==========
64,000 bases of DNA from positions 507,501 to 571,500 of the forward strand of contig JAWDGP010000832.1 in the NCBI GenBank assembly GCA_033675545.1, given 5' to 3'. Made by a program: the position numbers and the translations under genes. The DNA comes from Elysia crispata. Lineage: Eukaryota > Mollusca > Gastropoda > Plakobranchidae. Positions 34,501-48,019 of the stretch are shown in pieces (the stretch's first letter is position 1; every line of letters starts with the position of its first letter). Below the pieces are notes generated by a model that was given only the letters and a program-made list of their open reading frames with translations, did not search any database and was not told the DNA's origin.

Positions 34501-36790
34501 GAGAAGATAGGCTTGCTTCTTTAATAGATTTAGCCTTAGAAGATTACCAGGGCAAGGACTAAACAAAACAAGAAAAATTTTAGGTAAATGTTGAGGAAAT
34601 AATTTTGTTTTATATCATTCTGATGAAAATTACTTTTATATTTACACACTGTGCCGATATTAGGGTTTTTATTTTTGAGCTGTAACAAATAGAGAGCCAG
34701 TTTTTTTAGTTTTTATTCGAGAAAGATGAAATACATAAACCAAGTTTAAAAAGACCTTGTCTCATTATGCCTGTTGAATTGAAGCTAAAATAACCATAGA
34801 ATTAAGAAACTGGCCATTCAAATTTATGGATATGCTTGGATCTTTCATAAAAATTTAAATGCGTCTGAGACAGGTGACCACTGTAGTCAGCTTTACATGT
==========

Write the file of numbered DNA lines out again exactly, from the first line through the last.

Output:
64,000 bases of DNA from positions 507,501 to 571,500 of the forward strand of contig JAWDGP010000832.1 in the NCBI GenBank assembly GCA_033675545.1, given 5' to 3'. Made by a program: the position numbers and the translations under genes. The DNA comes from Elysia crispata. Lineage: Eukaryota > Mollusca > Gastropoda > Plakobranchidae. Positions 34,501-48,019 of the stretch are shown in pieces (the stretch's first letter is position 1; every line of letters starts with the position of its first letter). Below the pieces are notes generated by a model that was given only the letters and a program-made list of their open reading frames with translations, did not search any database and was not told the DNA's origin.

Positions 34501-36790
34501 GAGAAGATAGGCTTGCTTCTTTAATAGATTTAGCCTTAGAAGATTACCAGGGCAAGGACTAAACAAAACAAGAAAAATTTTAGGTAAATGTTGAGGAAAT
34601 AATTTTGTTTTATATCATTCTGATGAAAATTACTTTTATATTTACACACTGTGCCGATATTAGGGTTTTTATTTTTGAGCTGTAACAAATAGAGAGCCAG
34701 TTTTTTTAGTTTTTATTCGAGAAAGATGAAATACATAAACCAAGTTTAAAAAGACCTTGTCTCATTATGCCTGTTGAATTGAAGCTAAAATAACCATAGA
34801 ATTAAGAAACTGGCCATTCAAATTTATGGATATGCTTGGATCTTTCATAAAAATTTAAATGCGTCTGAGACAGGTGACCACTGTAGTCAGCTTTACATGT